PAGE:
Tuesday, August 7, 2018

Bodensee YC Wins Youth SAILING Champions League

J/70 Youth SAILING Champions League- Travemunde, Germany (Travemunde, Germany)- The Youth SAILING Champions League was the latest innovation to be launched out of the successful SAILING Champions League format, and eighteen crews from eight nations raced each other in Travemünde, Germany, from 27 to 29 July. The first-ever league competition exclusively for sailors from 16 to 23 years old at Travemünde Week attracted prestigious yacht clubs from Austria, Croatia, Denmark, Finland, Germany, Italy, the Netherlands and Switzerland.

Some of the yacht clubs were already well-versed in the short-course windward-leeward style of racing the fleet of J/70 sportsboats. The Royal Danish Yacht Club (Kongelig Dansk Yachtklub) recently won the inaugural event in the Women’s SAILING Champions League at Kiel Week, in addition to also leading the overall standings at this stage of the Danish National Sailing League 2018.

Catharina Sandman, one of 17 female sailors competing in Travemünde, from the Finnish entry Nyländska Jaktklubben said, “Our team consists of two girls and three boys and our background is mostly in dinghies such as the Optimist, Laser, 29er and 49er. We have all been sailing together since we were kids mostly competing against each other so we are really excited to finally team up and join forces. We are very much looking forward to the first Youth SAILING Champions League and we are expecting tough competition with great spirit.”

J/70 Youth SAILING Champions League- Travemunde, GermanyAfter three days of intense competition and a nail-biting four-boat finale, it was the Bodensee Yacht Club Uberlingen from Germany’s Lake Constance that won the first ever event in the Youth SAILING Champions League after a stellar performance in Travemunde. Kongelig Dansk Yachtklub from Denmark was the runner-up ahead of fellow Danish team from Roskilde Sejlklub in third place.

Bodensee YC’s young crew consisted of helmsman Konstantin Steidle, Alexandra Lauber, Patrick Hasse and Jonathan Koch.  The team went into the finale as the third-ranked club, but secured the overall win.

Helmsman Konstantin Steidle explained, “The last race was really close and we are just happy to have won! It’s amazing, but we haven’t realized it so far. We sailed at our best in the final races. It was a tough competition, especially the Danish teams did a great job, as well.”

Crew Jonathan Koch commented on the new Finals format, “We were very nervous about the final races, but it was a lot of fun. It’s just all to zero before the races and every team can win. It’s a great idea.”

For the leading group, the final day was all about making sure you had done enough to make it through to the four-boat finale. After twelve flights with 36 races, the final was a battle Denmark vs. Germany: the Kongelig Dansk Yachtklub (KDY) and Roskilde Sejlklub from Denmark against Bodensee Yacht Club Uberlingen (BYCUe) and Lindauer Segler Club from Germany.

The new Finals format means that your overall position from Qualifying is taken into the Final Series. So as winner of the Qualifying Series, KDY carried through a first place and hence already one race win. Whichever of the four clubs secures two race wins would become the overall champion.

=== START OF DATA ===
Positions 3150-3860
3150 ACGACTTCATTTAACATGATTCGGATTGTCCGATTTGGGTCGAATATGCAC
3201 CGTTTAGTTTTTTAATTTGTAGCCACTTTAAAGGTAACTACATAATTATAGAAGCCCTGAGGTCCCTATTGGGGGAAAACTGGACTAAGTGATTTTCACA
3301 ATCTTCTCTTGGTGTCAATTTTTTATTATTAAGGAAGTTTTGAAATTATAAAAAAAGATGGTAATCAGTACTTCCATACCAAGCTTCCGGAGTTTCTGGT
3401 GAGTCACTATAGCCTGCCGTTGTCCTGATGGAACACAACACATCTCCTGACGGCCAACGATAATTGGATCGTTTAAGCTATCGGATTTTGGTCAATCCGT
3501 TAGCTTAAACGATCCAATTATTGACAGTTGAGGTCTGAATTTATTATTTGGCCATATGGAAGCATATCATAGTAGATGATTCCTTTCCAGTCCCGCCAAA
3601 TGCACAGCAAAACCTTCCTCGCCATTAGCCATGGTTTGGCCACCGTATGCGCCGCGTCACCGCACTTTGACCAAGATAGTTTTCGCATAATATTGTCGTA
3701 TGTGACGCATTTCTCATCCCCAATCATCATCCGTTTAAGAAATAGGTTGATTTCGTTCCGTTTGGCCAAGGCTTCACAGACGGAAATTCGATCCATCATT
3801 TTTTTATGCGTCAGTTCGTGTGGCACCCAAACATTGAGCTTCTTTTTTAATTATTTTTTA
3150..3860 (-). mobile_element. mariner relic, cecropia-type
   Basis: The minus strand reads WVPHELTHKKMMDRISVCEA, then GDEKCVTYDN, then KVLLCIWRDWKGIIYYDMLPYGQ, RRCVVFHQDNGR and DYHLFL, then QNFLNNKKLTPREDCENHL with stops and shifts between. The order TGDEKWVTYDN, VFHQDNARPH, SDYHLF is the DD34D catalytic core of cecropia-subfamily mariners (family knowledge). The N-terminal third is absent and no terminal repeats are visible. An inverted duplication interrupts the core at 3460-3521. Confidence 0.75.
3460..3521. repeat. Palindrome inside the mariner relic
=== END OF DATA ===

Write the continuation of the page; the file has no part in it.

J/70 Youth SAILING ChampionsIn the first final race, BYCU won, putting them level with KDY, the winner of Qualifying. The other two yacht clubs were really starting to feel the heat, desperately needing a win in the next race. In final race 2, BYCU earned her second race win, giving the young crew from Germany the overall victory.

Oliver Schwall, founder and co-organizer of the SAILING Champions League said, “The experiment with the four-boat Finale was a great way to finish off the regatta. It keeps the interest and excitement for much longer, because whoever wins the last race becomes the overall winner. How often do you see that in sailing? It will be interesting to see if other areas of the sport pick up on this idea. We’re proud to have been the ones to pioneer it here in Travemunde at the first ever Youth SAILING Champions League.”

J/70 Youth SAILING Champions League interviewThe atmosphere among the eighteen clubs from eight nations was friendly, respectful and exemplary for other events. “The sportsmanship you showed during the event was outstanding and set the benchmark for sailing worldwide,” added Oliver Schwall at the prize giving ceremony. “This weekend has been an important step forward for the League concept, two big experiments confirmed as a success. Innovation is risky, but we had a good feeling about introducing a Youth SAILING Champions League, and actually, it has gone much better than I ever imagined. And with around 20% of the sailors being female, that created a fun atmosphere. It would be great see even more girls competing here in future events.”

Over the three days, the clubs experienced all kinds of wind conditions: from Freaky Friday, with the wind averaging 17 knots and gusting quite a bit more at times with big waves – it was a day to hang on to your hats – to lighter airs on Saturday and Sunday, putting a greater emphasis on tactics.

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Did you miss the races of Youth SAILING Champions League? Just visit sapsailing.com and click through the SAP Sailing Analytics for replays of all races and different and interesting statistics about the action on water. You find the overall results on sapsailing.com!   Youth SAILING Champions League video highlights  For more Youth SAILING Champions League sailing information Add to Flipboard Magazine.